Constitutional conflicts and aboriginal rights: hunting, fishing and gathering rights in Canada, New Zealand and the United States

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dc.contributor.advisor David V. Williams en
dc.contributor.author Charlton, Guy en
dc.date.accessioned 2010-01-17T20:35:57Z en
dc.date.available 2010-01-17T20:35:57Z en
dc.date.issued 2010 en
dc.identifier.citation Thesis (PhD--Law)--University of Auckland, 2009. en
dc.identifier.uri http://hdl.handle.net/2292/5624 en
dc.description.abstract Judicial resolution of non-aboriginal conflicts was crucial to the vindication of indigenous rights within the new state as the determination of the nature and quality of aboriginal legal interests and entitlements involved fundamental questions of land ownership, secure legal title for settler alienation, as well as governmental priority and competence. If not for these disputes, court decisions and common law doctrine solicitous of indigenous interests based on the idea of indigenous occupancy, use and possession of their territory, and the creation of law based on colonial and imperial policy -- which incorporated notions of indigenous sovereignty and supported pluralist legal relations -- would have been discarded by the courts due to the underlying dynamism and logic of colonialism. Using a recent judicial decision by the highest court in each jurisdiction as a window to discuss the various approaches courts have taken to usufructuary rights, this thesis discusses the major components of the legal doctrine of hunting, fishing and gathering rights in Canada, New Zealand and the United States. It argues that the judicial protection of these aboriginal or treaty rights have been profoundly affected by non-aboriginal disputes over the constitution and the nature of national polity. At the same time the analysis suggests that values ―external to the law are not the sole determinant of judicial outcomes over time. Rather in certain instances the legal doctrine and decisions implicate values inherent to the legal system, such as a conceptual commitment to a logical internal structure, a respect for precedent and previous governmental policy as well as the principle that courts are disinterested dispensers of neutral justice. These internal values comingle with deep-seated commitments held by individual decision-makers and the judiciary more generally, regarding the constitutional structure of the state and the role of the judiciary. en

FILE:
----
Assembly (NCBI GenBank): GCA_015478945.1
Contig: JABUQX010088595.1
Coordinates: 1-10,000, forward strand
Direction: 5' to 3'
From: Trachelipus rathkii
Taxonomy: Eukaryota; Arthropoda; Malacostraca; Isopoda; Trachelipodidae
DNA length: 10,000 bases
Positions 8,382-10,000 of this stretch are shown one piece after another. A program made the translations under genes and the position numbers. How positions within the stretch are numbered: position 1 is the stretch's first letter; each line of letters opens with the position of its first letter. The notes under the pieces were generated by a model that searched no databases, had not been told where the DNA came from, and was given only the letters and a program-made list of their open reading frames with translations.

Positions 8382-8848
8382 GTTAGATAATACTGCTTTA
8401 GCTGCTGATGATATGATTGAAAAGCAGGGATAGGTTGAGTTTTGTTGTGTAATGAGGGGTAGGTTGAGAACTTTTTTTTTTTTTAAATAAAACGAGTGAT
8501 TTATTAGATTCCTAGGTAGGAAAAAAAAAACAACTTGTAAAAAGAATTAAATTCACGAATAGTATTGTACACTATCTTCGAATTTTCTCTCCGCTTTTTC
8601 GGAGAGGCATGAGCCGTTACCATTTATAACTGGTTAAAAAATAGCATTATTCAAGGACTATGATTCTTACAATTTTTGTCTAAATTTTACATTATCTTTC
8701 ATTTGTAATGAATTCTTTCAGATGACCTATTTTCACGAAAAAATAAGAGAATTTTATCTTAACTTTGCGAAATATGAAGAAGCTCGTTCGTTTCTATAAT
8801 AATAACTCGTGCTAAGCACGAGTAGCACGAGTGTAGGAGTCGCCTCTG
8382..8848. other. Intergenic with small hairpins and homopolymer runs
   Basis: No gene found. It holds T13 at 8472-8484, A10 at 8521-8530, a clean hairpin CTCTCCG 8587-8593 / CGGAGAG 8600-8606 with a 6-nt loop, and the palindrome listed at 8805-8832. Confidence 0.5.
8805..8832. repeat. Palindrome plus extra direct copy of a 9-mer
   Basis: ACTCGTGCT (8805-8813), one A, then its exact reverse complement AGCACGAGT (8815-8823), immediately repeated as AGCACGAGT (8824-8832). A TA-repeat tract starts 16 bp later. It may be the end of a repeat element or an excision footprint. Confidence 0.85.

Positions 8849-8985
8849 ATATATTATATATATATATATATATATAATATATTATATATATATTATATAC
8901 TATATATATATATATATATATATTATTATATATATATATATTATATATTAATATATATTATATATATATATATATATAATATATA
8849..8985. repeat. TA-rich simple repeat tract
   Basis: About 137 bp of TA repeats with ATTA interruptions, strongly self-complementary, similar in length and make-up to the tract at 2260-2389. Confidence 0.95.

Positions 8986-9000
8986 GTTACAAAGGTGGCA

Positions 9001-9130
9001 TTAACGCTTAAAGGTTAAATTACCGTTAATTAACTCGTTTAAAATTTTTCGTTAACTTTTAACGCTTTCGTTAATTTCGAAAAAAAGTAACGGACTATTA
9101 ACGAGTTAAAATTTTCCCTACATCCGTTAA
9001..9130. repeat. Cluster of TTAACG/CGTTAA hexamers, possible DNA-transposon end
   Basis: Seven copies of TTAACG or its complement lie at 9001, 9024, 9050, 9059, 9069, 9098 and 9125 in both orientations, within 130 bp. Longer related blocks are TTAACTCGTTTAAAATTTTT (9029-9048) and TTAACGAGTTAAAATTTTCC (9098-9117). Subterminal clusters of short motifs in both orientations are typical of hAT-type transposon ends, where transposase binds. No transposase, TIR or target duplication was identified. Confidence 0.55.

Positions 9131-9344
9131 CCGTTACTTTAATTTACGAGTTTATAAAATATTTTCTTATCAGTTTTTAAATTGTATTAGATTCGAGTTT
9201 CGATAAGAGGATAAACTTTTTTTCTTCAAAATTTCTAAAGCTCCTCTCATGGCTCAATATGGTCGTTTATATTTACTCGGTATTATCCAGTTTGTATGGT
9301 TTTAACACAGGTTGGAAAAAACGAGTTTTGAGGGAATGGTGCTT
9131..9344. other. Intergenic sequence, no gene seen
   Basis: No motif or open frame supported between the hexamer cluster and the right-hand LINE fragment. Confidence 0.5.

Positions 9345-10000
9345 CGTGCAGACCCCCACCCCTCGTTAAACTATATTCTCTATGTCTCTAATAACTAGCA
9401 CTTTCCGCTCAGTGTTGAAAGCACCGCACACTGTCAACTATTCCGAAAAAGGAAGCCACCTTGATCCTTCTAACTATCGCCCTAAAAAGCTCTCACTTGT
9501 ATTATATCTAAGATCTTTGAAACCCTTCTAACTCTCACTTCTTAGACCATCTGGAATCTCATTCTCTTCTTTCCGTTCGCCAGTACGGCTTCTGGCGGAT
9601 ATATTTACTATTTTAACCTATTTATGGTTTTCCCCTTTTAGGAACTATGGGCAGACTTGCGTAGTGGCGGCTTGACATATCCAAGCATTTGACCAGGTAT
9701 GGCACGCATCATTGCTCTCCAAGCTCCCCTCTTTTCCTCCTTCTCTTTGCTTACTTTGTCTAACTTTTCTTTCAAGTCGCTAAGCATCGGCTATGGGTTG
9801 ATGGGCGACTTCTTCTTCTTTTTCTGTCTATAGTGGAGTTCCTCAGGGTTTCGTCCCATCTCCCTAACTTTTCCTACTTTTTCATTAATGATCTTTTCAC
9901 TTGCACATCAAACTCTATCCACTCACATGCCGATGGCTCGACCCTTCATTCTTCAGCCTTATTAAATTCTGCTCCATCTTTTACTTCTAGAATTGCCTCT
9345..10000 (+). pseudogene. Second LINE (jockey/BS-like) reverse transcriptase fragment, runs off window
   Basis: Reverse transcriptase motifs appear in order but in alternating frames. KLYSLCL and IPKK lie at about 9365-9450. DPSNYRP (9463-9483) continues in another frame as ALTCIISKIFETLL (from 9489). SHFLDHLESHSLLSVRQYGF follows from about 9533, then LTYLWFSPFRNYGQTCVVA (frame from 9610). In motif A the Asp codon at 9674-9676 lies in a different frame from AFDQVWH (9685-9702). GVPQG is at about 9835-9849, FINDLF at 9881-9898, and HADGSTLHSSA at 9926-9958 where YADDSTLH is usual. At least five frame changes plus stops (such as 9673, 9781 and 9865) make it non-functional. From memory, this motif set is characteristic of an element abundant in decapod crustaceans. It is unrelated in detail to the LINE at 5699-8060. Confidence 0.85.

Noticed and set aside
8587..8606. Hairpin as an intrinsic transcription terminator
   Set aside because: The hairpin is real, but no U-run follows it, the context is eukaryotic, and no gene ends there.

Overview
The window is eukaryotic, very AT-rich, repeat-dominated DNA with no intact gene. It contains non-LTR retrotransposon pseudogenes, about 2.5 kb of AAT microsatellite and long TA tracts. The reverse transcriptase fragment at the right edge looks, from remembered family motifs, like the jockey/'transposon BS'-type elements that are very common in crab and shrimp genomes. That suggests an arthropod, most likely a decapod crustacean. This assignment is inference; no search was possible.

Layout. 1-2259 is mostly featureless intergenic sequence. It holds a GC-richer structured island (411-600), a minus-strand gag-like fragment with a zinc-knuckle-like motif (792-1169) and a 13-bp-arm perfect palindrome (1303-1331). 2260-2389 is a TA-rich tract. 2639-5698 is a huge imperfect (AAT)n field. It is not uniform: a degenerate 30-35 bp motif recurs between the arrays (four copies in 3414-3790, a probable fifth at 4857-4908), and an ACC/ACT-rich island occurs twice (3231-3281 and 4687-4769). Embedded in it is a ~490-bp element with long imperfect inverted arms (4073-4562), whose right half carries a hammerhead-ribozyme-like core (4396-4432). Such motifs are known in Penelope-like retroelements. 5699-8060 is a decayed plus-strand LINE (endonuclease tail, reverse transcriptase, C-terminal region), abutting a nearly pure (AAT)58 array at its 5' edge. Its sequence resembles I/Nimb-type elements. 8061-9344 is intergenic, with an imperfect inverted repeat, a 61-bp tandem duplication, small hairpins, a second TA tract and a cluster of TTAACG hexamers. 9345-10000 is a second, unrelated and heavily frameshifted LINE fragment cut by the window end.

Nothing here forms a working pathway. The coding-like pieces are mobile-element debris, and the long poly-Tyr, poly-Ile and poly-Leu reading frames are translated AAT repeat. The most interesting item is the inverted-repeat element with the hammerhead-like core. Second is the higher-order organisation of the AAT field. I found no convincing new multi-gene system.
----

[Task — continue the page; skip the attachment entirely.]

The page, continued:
dc.publisher ResearchSpace@Auckland en
dc.relation.ispartof PhD Thesis - University of Auckland en
dc.relation.isreferencedby UoA1946939 en
dc.rights Items in ResearchSpace are protected by copyright, with all rights reserved, unless otherwise indicated. en
dc.rights.uri https://researchspace.auckland.ac.nz/docs/uoa-docs/rights.htm en
dc.rights.uri http://creativecommons.org/licenses/by-nc-sa/3.0/nz/ en
dc.title Constitutional conflicts and aboriginal rights: hunting, fishing and gathering rights in Canada, New Zealand and the United States en
dc.type Thesis en
thesis.degree.discipline Law en
thesis.degree.grantor The University of Auckland en
thesis.degree.level Doctoral en
thesis.degree.name PhD en
dc.date.updated 2010-01-17T20:36:08Z en
dc.rights.holder Copyright: The author en
pubs.local.anzsrc 18 - Law and Legal Studies en
dc.rights.accessrights http://purl.org/eprint/accessRights/OpenAccess en
pubs.org-id Faculty of Law en


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